Thinner, Leaner, Stronger: 10 things I've learned by going by the book

Thinner, Leaner, Stronger: 10 things I've learned by going by the book

I mentioned in my last post in October that I’d purchased the book Thinner, Leaner, Stronger and a meal plan in order to see what would happen.

So far I can say the following after using the meal plan and work outs from the book for approximately six weeks or so:

1. I have lost weight. According to the scale this morning I’ve lost between 7 and 9 pounds. Not a crazy amount but I also didn’t have a ton of weight to lose. Plus, I think technically you’re only supposed to lose 1 pound a week.

2. My arms, back and abs are getting some definition. I’ve seen too many articles online about how before and after pics are easy to fake so I don’t plan to take any to share, but I will say that my stomach is flatter than it’s been in years.

3. All my pants are too big in the waist but fit fine in the thighs. So, yes, I am losing belly fat.

4. I can Romanian deadlift 95 pounds for one set of 10 reps. Next goal? My body weight. Pretty sure I could do my body weight as a one rep max right now. I believe this is the strongest I’ve ever been. I weight lift 4-5 times a week with each session taken 30-40 minutes. So no super longer hours in the gym!

5. I miss carbs. Well, okay, I miss sandwiches and cookies and pie. I totally indulged in pie over Thanksgiving though. No regrets!

6. It takes me about two weeks of following the meal plan EXACTLY to stop feeling hungry in the afternoons and evenings. However, I do allow myself one or two cheat meals or drinks a week because one cannot live on salad and protein alone.

7. I am unintentionally eating gluten and dairy-free for most of my non-cheat meals (minus my daily Greek yogurt snack). However, when I eat gluten and dairy I don’t notice any adverse effects.

8. It IS possible to lose weight without a ton of cardio. Seriously. My longest cardio session in the past two months has been the 10K I ran the Sunday before Thanksgiving which took me just over 56 minutes. Other than that most of my cardio has been 20-30 minutes once or twice a week and I try to do intervals as part of that.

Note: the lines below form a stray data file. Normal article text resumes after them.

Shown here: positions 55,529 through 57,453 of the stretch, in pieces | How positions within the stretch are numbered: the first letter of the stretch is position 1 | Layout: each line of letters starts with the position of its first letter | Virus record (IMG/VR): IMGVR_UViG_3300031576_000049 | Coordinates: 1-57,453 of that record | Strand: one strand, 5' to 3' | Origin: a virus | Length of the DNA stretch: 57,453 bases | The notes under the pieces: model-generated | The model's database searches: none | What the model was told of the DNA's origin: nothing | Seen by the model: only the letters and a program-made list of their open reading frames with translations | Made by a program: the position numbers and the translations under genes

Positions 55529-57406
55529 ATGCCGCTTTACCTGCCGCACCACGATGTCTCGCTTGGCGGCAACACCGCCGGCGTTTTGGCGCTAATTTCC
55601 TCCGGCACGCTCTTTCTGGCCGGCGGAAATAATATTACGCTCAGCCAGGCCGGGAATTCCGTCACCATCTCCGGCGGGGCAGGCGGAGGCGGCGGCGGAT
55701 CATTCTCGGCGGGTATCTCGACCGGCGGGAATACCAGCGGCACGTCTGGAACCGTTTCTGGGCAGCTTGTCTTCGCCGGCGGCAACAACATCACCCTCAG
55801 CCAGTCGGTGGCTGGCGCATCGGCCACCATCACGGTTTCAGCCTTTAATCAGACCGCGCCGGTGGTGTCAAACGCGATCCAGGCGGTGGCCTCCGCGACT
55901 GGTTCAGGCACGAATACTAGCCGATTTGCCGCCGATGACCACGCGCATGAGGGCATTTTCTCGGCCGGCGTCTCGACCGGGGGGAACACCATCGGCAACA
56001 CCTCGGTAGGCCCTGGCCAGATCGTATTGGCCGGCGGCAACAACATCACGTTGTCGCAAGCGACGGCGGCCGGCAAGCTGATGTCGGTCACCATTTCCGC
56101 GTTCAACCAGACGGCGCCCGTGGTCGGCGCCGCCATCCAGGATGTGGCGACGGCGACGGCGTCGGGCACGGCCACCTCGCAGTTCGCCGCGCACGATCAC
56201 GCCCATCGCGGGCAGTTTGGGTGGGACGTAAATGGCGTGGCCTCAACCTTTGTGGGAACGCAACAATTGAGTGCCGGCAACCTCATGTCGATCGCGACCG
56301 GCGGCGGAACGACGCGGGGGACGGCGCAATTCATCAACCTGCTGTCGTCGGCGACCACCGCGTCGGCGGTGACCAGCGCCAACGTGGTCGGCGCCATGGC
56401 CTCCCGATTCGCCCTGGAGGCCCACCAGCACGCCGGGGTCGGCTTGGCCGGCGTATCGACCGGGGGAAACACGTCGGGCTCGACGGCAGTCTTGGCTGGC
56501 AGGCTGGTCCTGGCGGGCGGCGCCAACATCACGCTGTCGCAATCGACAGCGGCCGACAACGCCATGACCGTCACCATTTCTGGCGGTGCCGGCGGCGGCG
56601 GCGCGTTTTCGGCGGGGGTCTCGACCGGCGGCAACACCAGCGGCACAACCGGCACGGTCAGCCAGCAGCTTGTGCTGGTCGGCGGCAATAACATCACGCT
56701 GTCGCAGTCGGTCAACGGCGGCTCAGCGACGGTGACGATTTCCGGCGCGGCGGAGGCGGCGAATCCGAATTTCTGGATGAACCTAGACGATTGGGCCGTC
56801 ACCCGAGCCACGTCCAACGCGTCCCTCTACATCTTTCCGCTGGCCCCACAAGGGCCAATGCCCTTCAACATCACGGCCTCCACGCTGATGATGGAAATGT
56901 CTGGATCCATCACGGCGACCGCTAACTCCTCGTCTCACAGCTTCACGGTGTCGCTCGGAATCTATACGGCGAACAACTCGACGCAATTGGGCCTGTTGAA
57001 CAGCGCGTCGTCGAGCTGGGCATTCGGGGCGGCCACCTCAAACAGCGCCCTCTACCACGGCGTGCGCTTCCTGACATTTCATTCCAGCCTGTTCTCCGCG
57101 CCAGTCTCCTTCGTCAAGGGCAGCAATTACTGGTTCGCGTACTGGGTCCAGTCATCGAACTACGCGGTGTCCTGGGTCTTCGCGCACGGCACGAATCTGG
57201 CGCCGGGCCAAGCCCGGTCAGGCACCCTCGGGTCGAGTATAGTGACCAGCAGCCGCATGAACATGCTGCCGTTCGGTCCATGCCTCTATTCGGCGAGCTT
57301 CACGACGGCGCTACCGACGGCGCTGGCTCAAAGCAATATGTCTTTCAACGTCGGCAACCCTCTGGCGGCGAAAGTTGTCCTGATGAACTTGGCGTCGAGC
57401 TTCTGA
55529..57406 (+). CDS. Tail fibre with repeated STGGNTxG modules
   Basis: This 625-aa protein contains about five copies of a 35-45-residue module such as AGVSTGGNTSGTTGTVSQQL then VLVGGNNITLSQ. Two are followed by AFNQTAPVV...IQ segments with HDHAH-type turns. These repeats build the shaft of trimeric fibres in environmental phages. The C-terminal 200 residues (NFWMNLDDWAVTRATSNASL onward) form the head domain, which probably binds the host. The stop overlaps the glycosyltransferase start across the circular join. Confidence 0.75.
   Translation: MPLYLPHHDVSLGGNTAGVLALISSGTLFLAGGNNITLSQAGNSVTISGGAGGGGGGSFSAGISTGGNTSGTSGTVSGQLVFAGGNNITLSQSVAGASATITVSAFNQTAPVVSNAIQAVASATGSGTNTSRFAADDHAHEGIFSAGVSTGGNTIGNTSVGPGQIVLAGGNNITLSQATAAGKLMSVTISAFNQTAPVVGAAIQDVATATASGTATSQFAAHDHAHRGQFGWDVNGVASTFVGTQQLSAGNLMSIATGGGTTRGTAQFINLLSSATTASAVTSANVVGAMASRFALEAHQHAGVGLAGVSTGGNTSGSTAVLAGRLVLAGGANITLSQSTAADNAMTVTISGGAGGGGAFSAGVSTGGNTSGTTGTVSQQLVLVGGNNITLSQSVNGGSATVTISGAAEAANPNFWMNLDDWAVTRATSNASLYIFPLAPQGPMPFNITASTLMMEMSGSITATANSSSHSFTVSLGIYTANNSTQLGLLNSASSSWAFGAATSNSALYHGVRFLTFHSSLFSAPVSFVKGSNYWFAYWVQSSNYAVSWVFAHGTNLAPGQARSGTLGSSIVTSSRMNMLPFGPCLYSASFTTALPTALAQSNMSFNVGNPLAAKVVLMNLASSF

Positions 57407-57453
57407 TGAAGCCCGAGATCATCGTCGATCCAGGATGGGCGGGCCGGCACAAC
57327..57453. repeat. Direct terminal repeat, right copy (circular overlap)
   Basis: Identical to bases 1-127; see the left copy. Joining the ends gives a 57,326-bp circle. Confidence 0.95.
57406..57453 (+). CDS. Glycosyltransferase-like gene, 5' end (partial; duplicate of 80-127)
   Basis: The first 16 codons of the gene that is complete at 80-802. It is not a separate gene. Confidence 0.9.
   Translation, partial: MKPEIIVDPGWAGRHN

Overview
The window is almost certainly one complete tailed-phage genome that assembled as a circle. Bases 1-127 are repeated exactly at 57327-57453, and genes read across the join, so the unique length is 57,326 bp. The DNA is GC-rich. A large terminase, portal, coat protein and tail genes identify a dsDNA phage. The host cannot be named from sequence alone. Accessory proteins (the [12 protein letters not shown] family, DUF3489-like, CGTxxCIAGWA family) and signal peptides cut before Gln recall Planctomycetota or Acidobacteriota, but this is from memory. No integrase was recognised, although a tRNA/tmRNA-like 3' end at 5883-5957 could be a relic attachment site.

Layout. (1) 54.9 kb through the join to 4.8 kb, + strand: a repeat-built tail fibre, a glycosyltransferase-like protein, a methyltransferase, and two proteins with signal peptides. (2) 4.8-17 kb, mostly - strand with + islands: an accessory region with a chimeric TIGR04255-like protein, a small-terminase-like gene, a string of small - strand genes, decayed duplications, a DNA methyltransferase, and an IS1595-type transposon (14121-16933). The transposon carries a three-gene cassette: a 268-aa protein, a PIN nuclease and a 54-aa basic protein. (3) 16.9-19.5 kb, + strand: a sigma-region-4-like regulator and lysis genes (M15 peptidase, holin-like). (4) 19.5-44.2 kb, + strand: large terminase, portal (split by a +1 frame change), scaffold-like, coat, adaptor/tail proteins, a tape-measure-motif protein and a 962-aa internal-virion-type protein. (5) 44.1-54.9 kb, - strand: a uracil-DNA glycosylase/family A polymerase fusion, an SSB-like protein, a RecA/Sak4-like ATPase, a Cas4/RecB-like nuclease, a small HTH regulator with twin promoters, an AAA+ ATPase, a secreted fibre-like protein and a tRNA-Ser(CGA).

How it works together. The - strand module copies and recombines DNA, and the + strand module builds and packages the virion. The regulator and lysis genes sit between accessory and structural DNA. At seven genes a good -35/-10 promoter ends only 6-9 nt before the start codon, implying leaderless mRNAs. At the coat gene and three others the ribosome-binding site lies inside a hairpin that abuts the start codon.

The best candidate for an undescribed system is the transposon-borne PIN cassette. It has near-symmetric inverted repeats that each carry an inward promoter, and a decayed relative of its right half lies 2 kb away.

9. You won’t lose your running fitness if you take time off. Just like back in 2012 when I took several months off of running and did strength instead I am still able to go run 6 miles at a decent pace without any running-specific training.

10. Cooking for another person when you’re on a limited diet is REALLY boring for the other person. Pretty sure my husband would love to have some of our old meals back.

Overall, this is an interesting experiment. It does seem to be working and I would recommend it to anyone who wants someone else to tell them what to eat and what to do in the gym to get results. However, if you’re impulsive, a live-to-eat type of person, or someone who isn’t interested in following a strict(ish) plan then this isn’t for you.

I will say, though, that I really appreciate that this plan focuses on building strength by lifting heavy and losing body fat by eating real food. No weird shakes instead of meals (just one homemade protein shake post-strength workout and it’s full of bananas, peaches, almond milk, almond butter, and protein powder) and no little pink weights (except for what I use at physical therapy because my right shoulder blade thinks it’s a Barbie and can’t life anything heavy).

Right now my goal is to complete the year following the meal plan and then move on to a new one that will focus on building instead of “cutting”. Of course, after all the craziness that will be December I might need January to get back on track!

Leave a comment